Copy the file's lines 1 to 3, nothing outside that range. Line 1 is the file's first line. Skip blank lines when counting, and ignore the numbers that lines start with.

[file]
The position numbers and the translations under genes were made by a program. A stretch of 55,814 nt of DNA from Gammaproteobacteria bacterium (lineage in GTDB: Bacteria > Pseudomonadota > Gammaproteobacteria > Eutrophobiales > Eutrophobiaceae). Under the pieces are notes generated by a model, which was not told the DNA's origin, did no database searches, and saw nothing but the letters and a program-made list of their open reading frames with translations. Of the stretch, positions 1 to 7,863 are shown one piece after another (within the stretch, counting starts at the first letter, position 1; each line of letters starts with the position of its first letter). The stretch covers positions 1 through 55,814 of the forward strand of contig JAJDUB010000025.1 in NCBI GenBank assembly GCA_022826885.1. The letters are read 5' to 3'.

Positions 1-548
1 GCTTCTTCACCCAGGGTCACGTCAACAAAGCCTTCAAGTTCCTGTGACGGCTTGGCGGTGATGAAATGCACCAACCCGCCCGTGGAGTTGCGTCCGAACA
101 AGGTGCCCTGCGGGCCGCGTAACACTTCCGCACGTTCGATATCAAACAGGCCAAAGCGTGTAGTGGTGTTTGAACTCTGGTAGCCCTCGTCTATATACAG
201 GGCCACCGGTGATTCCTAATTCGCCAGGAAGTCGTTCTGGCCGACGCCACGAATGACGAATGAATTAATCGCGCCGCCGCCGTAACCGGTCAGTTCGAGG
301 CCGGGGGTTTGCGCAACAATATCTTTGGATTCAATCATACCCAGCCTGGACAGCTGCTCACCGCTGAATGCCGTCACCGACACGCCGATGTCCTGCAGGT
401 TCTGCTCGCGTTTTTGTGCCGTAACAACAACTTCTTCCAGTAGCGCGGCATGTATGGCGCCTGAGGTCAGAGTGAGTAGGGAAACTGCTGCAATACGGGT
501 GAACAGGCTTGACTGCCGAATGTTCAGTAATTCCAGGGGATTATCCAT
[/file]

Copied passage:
The position numbers and the translations under genes were made by a program. A stretch of 55,814 nt of DNA from Gammaproteobacteria bacterium (lineage in GTDB: Bacteria > Pseudomonadota > Gammaproteobacteria > Eutrophobiales > Eutrophobiaceae). Under the pieces are notes generated by a model, which was not told the DNA's origin, did no database searches, and saw nothing but the letters and a program-made list of their open reading frames with translations. Of the stretch, positions 1 to 7,863 are shown one piece after another (within the stretch, counting starts at the first letter, position 1; each line of letters starts with the position of its first letter). The stretch covers positions 1 through 55,814 of the forward strand of contig JAJDUB010000025.1 in NCBI GenBank assembly GCA_022826885.1. The letters are read 5' to 3'.

Positions 1-548
1 GCTTCTTCACCCAGGGTCACGTCAACAAAGCCTTCAAGTTCCTGTGACGGCTTGGCGGTGATGAAATGCACCAACCCGCCCGTGGAGTTGCGTCCGAACA